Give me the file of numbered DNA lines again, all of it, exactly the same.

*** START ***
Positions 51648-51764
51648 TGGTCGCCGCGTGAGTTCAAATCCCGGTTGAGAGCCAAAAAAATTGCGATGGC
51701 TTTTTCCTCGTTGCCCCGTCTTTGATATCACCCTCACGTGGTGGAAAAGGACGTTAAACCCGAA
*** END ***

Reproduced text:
Positions 51648-51764
51648 TGGTCGCCGCGTGAGTTCAAATCCCGGTTGAGAGCCAAAAAAATTGCGATGGC
51701 TTTTTCCTCGTTGCCCCGTCTTTGATATCACCCTCACGTGGTGGAAAAGGACGTTAAACCCGAA